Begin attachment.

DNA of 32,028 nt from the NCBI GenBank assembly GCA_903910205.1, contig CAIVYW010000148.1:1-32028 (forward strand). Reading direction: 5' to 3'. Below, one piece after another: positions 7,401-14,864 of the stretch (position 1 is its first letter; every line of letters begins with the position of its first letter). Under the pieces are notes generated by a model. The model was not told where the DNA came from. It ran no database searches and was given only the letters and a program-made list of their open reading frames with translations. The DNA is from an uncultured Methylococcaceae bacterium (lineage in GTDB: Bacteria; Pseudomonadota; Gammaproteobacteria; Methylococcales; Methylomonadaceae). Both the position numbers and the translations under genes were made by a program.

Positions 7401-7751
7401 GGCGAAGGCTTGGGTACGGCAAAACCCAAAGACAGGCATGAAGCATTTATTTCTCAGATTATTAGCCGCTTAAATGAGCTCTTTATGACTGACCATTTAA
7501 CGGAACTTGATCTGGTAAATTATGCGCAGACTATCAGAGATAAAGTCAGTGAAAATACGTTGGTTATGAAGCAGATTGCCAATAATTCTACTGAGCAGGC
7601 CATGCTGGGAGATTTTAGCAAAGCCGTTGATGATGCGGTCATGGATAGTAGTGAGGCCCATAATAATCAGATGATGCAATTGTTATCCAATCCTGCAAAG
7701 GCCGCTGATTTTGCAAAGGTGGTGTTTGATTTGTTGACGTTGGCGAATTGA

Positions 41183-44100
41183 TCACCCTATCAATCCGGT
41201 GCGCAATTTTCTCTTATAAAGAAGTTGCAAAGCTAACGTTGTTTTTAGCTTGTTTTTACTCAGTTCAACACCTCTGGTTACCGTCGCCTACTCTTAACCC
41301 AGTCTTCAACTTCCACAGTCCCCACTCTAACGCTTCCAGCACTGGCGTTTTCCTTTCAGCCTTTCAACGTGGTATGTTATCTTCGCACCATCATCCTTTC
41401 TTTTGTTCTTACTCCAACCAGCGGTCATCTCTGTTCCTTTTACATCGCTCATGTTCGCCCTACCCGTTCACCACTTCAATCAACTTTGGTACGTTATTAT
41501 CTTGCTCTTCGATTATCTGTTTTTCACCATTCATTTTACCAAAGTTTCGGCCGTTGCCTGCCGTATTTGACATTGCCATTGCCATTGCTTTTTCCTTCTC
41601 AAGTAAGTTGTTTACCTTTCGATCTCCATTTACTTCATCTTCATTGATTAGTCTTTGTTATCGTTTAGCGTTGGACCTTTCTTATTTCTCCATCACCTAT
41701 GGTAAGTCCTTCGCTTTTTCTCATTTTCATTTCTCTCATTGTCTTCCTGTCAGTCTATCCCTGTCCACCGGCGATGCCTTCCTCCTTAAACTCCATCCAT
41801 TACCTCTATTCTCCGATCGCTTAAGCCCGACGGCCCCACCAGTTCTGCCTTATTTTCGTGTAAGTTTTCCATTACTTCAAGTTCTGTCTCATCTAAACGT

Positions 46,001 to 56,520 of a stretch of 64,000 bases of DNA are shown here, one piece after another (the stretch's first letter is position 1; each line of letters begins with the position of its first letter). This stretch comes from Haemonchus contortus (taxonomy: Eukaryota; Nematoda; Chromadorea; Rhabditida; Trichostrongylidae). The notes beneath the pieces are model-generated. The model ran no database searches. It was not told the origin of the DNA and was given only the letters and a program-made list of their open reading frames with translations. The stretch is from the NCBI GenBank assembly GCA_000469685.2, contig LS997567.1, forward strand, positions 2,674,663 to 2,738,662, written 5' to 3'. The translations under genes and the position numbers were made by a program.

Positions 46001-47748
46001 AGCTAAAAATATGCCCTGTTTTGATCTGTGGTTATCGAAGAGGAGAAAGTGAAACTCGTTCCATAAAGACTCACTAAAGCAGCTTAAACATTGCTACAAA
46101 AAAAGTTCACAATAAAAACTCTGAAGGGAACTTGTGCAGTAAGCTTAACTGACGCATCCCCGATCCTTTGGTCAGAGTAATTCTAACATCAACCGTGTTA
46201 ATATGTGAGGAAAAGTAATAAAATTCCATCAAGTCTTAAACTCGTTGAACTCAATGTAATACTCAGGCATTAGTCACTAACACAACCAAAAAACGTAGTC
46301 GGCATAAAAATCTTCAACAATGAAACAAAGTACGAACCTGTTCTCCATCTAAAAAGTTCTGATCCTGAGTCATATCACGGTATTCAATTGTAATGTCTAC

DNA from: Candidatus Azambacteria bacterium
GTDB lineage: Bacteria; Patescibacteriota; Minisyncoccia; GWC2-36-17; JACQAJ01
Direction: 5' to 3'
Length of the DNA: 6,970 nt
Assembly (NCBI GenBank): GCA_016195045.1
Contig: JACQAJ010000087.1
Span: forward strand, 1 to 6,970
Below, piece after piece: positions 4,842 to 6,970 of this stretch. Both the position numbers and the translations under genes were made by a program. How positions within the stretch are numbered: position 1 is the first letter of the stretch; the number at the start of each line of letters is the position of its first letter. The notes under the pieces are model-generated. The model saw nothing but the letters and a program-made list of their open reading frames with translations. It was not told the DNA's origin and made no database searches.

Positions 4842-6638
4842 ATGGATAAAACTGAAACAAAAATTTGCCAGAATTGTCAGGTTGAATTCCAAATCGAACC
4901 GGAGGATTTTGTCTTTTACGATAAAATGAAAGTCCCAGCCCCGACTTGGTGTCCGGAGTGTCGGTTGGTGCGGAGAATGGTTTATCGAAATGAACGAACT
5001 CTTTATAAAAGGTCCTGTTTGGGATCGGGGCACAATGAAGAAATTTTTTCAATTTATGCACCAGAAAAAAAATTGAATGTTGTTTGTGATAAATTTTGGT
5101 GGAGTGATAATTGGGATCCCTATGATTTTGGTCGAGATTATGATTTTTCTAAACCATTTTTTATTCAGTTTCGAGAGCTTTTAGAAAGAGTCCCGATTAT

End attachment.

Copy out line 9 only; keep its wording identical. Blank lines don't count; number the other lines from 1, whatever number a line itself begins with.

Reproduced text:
41201 GCGCAATTTTCTCTTATAAAGAAGTTGCAAAGCTAACGTTGTTTTTAGCTTGTTTTTACTCAGTTCAACACCTCTGGTTACCGTCGCCTACTCTTAACCC